Perhaps it is because the stories our mothers tell us embed themselves so firmly in our DNA it is as if we lived the experience too. Or the location of our birth imprints itself upon our psyche, so that when we return it is as if we never left. Or perhaps it is just that Echo Hall has been on the edge of my memory for so long that being here feels like a homecoming.

Nonetheless, I hesitate before I pass through the large oak doorway, unsure whether I am prepared to become a tourist in my own life. Maybe it is enough to have reached its hard, grey walls, gazed up at the unforgiving windows, seen the skies louring overhead. And then I think how coincidental it is that I am visiting Sandstown on the weekend the National Trust has chosen to open the house. I realise the chance to visit my first home is too good an opportunity to miss; if I cross the threshold I might understand the past more fully.

So I enter, pay the fee and pick up a brochure describing the history of the Flints – a dry tale of dust and stone, slate and finance that misses the point entirely. Standing here, in the dark lobby, the grandfather clock in its rightful place, I am overwhelmed with a familiar sense of sadness. The ghosts may be long gone, but Mum was right – unhappiness seeps through the walls, even now.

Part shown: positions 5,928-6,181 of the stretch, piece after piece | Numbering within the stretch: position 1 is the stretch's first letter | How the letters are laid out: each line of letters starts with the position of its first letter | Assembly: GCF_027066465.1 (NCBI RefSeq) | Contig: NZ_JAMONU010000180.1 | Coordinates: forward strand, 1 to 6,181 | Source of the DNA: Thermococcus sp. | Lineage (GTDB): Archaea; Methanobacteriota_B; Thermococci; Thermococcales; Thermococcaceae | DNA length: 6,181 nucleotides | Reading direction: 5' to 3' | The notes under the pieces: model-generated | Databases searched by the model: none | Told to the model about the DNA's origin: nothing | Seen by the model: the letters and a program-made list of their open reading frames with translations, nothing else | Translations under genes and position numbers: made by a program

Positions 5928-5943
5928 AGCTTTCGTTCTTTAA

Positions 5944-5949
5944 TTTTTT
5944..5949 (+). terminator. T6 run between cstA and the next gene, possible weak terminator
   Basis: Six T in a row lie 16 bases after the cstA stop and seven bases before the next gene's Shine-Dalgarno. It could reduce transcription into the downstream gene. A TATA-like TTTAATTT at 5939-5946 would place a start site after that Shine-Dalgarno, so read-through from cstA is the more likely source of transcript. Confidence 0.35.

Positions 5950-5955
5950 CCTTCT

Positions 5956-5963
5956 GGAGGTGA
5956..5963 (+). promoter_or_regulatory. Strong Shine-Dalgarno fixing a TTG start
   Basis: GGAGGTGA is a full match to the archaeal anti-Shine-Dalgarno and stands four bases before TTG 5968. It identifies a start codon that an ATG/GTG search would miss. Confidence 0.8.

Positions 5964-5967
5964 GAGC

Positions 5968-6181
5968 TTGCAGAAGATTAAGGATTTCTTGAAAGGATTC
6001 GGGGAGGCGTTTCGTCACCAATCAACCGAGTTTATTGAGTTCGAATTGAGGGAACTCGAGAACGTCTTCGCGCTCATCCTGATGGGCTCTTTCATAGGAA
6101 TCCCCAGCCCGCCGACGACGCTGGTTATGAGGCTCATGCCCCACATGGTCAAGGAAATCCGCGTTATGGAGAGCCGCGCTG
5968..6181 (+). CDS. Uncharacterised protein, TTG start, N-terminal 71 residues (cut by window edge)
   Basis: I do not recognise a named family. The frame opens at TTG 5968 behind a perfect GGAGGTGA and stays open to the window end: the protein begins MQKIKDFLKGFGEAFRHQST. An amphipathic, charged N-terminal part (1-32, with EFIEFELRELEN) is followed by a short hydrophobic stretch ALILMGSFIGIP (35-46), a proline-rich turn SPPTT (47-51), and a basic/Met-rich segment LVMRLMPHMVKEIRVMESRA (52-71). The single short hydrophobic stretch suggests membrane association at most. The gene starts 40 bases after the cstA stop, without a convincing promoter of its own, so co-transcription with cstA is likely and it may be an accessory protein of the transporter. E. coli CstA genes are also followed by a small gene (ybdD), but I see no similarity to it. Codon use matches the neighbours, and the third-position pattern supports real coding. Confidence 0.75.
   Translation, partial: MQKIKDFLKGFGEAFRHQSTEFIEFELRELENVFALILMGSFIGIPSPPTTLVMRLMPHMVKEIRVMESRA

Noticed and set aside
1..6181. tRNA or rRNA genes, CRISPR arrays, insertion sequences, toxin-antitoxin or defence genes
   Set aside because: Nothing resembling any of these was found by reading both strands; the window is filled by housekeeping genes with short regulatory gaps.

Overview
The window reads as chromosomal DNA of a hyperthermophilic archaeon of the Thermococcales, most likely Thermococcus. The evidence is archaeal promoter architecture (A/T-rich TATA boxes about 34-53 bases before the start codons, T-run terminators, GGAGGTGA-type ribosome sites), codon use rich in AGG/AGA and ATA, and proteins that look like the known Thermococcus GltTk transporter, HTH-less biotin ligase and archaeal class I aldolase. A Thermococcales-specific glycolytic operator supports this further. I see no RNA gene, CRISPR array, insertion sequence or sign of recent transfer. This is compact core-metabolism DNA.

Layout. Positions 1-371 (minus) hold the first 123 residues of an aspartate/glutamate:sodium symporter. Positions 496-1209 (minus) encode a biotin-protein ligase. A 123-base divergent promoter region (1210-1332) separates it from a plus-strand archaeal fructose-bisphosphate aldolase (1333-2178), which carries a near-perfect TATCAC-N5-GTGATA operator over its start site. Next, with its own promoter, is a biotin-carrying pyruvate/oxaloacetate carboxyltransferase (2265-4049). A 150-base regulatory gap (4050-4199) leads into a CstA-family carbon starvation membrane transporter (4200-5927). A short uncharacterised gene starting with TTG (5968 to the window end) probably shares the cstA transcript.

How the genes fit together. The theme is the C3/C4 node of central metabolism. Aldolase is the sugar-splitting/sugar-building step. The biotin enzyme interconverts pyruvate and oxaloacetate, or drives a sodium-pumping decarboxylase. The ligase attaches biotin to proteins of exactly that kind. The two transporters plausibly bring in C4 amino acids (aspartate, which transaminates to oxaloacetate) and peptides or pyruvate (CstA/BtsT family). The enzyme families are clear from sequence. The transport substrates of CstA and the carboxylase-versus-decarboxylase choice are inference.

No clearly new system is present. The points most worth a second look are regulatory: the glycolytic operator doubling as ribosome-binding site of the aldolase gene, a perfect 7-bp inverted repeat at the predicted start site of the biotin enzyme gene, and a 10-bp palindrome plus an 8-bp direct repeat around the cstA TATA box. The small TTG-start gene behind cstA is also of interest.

I decide to begin at my beginning. I know exactly where to go: through the green baize door passing the old servants’ kitchens and turning right into the main kitchen. It has been reconstructed as it would have been 100 years ago, in my great-great-grandmother’s time, just before the war to end all wars. On the night Mum’s waters broke in here, there was an old gas cooker, an oak table and Formica cupboards on the walls. Now, the cooker has been replaced by a Victorian range; wooden shelves line the walls, piled with the cooking implements of the period; the table is laid as if the cook is about to prepare a meal, the walls adorned with recipes and household instructions relating to the Edwardian era. It is as if time has looped back on itself, returning the house to its starting point.

I wander back to the hall and enter the living room on the west side of the house – the site of my birth. An elderly couple are already there, examining the display of furniture separated from the rest of the room by a rope. The man is reading out a description of life for the lady of the house in a loud voice. The narrative grates; it bears no relation to reality – my great-great-grandmother was a dour woman, with no time for worldly distractions. It was her sister who enjoyed the finer things in life, although she lost them all in the end. The man finishes; his wife nods with interest, and they depart, leaving me alone.